Previewing 'smart' systems, part 1

Experts say it will take at least a decade for this technology to hit full bore, although there are bits on the way.

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Systems that can manage and "heal" themselves with minimal human intervention will likely become reality. But it will be at least a decade before the complex maze of products required for true "self-healing systems" are fully up to the task, and it will take even more time for the technology to reach the majority of users in corporate America.

The concept is still new enough that it's being called different things. IBM Corp. coined the term "autonomic computing" to describe this notion of computers regulating themselves, so-named because of its intended similarities to the human autonomic nervous system. Forrester Research Inc., in Cambridge, Mass., calls it "organic" computing. Hewlett-Packard Co. terms it an "adaptive infrastructure."

Frank Gillett, a principal analyst at Forrester, says that the goal of all these projects is to hide complexity and to make systems simpler to operate. The way self-healing systems work is similar, in some regards, to the workings of a thermostat, which regulates several subsystems to make the temperature inside a home comfortable. "It's a really simple interface that uses technology to automate [subsystems,] for me," Gillett said.

Vendors are selling self-managing systems to customers by emphasizing the savings buyers can accrue in terms of more efficient use of resources, increased productivity in the data center and, ultimately, reduced staff costs, since fewer employees will be needed to run things.

But the advent of these "smart" systems is still a long way off. Before anyone can talk about personnel cutbacks, a whole mess of related technology needs to be perfected, including virtualization, automated provisioning, grid computing, on-demand computing and Web services. These are all various pieces of different vendors' visions for self-managing systems.

Because of the complexity of the task, some wonder whether it will, indeed, ever come to pass. "Will it happen? Maybe. But if it does, it will be much more difficult than any of the participants anticipate," said David Boyes, president and CTO at Sine Nomine Associates, a consultancy in Ashburn, Va. "The real challenge will be getting the industry to agree on a common set of interfaces and functions" to be able to measure what's going on within and across a data center, even before anything can begin to "heal" itself.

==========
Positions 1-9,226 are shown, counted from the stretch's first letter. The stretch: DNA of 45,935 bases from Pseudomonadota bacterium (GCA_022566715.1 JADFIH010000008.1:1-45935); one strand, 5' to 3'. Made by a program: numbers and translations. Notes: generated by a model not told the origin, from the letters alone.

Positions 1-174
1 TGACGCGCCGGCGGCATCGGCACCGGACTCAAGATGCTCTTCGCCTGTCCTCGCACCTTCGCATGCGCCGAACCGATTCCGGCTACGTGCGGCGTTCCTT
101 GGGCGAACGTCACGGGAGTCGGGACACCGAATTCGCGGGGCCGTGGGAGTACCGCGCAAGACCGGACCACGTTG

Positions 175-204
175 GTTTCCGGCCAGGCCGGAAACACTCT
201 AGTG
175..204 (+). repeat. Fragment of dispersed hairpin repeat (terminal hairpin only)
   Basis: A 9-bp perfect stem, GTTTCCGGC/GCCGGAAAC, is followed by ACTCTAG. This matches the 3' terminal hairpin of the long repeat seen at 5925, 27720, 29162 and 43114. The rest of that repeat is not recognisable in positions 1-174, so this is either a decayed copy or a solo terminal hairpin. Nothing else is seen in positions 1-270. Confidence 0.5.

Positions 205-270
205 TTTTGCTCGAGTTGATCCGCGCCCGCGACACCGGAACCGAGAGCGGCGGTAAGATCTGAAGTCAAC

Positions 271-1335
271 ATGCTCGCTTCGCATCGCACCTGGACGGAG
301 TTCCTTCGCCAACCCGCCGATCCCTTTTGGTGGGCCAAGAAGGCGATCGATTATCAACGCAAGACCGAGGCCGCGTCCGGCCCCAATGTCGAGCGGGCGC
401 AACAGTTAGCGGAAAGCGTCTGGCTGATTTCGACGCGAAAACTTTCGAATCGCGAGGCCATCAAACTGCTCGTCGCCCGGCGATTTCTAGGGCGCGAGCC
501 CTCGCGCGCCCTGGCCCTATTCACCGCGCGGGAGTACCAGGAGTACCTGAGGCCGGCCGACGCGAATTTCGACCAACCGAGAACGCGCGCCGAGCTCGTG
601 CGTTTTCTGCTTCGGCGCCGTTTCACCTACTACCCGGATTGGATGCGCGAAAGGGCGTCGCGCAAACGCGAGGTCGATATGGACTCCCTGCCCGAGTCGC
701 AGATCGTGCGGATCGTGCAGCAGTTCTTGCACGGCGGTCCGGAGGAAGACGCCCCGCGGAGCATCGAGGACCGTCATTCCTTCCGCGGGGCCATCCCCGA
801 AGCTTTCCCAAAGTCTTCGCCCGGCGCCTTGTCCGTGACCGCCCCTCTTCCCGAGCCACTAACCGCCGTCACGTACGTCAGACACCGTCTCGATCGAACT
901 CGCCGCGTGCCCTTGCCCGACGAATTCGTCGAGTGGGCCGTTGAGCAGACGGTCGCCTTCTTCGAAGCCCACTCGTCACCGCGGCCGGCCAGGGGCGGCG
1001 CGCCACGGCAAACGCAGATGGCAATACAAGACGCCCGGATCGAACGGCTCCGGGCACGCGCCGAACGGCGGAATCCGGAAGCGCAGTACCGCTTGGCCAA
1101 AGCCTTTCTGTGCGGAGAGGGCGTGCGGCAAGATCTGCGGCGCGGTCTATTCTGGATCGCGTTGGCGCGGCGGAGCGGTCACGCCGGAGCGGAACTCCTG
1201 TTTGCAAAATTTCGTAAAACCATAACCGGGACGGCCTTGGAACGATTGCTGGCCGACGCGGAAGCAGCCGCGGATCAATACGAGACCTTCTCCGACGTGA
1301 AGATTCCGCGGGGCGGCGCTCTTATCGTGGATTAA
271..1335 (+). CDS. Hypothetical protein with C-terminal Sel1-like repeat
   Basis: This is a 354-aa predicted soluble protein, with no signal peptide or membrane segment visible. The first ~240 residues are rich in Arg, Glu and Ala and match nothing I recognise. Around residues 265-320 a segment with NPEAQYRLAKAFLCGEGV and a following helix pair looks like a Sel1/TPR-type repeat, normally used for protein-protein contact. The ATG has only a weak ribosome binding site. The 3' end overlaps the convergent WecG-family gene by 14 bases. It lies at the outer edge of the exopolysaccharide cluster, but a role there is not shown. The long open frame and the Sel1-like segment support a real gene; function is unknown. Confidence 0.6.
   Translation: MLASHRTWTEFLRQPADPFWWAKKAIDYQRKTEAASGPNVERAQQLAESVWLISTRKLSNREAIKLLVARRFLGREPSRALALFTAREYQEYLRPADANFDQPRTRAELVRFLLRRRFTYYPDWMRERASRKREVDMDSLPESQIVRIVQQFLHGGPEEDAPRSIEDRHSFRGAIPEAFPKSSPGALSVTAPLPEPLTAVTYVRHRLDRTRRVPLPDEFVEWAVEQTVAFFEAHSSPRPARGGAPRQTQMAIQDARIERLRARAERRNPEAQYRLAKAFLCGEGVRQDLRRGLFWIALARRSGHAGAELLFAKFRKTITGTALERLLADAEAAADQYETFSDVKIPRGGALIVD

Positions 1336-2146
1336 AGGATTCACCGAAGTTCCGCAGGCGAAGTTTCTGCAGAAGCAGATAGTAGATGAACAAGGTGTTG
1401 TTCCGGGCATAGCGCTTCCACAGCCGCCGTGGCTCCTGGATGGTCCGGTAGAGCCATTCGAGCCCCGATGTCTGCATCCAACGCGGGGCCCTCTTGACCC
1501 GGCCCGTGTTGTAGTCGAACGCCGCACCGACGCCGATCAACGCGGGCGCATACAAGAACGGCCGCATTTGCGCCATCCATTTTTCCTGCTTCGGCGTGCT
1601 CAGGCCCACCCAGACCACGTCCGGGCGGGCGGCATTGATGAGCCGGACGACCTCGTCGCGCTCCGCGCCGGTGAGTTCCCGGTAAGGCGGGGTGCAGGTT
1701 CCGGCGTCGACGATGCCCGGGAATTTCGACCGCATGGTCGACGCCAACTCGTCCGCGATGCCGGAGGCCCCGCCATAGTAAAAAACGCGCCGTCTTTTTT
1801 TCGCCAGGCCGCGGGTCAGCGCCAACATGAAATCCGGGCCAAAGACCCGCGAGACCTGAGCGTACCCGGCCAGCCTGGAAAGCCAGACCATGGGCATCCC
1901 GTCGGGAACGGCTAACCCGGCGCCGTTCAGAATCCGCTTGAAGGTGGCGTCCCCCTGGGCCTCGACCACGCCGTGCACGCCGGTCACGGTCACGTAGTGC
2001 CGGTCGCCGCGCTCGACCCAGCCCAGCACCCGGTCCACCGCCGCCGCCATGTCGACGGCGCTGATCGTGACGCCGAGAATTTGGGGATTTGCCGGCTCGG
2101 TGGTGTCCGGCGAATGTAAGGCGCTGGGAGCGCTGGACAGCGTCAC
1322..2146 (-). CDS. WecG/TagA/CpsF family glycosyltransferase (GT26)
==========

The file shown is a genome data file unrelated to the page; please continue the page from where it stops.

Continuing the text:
Jon Oltsik, founder of Hype-Free Consulting, in Acton, Mass., says that there's a common perception that, to be successful, self-managing systems must work across multiple vendors' platforms. "This is much more PR value than it is reality, and [it] will take years to roll out," he said. "If you have to work with three different models for your major computer systems, that's a bad thing."

Boyes also points out that adding any major new capabilities to products will likely make them more expensive. But this higher price tag might well be offset by reduced operational costs.

A more serious issue is that it will take a very long time for customers to replace their existing infrastructures with smart systems. There will be a years-long transition period, during which enterprises will use a mixture of old and new technology. The old will not be managed in the same way as the new.

Still, Boyes allows that if self-managing systems do catch on, they could bring some major benefits. "More than two-thirds of the costs in a data center are for people and operational tools," he said. The aim should be to reduce infrastructure so you don't require as many computing resources, he added.

There are already some smart products and services starting to reach the market today from Hewlett-Packard, IBM, Sun Microsystems Inc. and some smaller vendors. Additionally, in mid-March, Microsoft announced its Microsoft System Center, which promises end-to-end application and system management.

Forrester's Gillett says that customers who get started on this path early stand to save, over a five-year period, up to 50% in expenditures on services and new products. Specific savings, of course, will vary by company, he said.

Any savings, however, would be based on a company's ability to corral the four major systems in a data center, including servers, storage, software and wide area networks. Implementing storage management products alone, for instance, may yield some savings, but not in the 50% range, Gillett cautions.

When all is said and done, few observers expect self-managing computers to mean widespread job cuts in the data center. Sure, the lowest-level operator jobs will probably go away, but that is happening anyway, experts say. Instead, a more likely scenario is that, as one set of problems disappears, a whole new class emerges -- and people will still be needed to help solve them.

"Even if the efficiency of the data center improves, there are always going to be new initiatives, like wireless," Oltsik said. "There will be new models that aren't really thought through yet, so you're really just moving the problem."

>> Next time: A look at what specific vendors are doing in this area.

For More Information:

>> With autonomic computing, start small

>> IBM offers details on autonomic software

>> IBM releases self-fixing software


This was first published in March 2003

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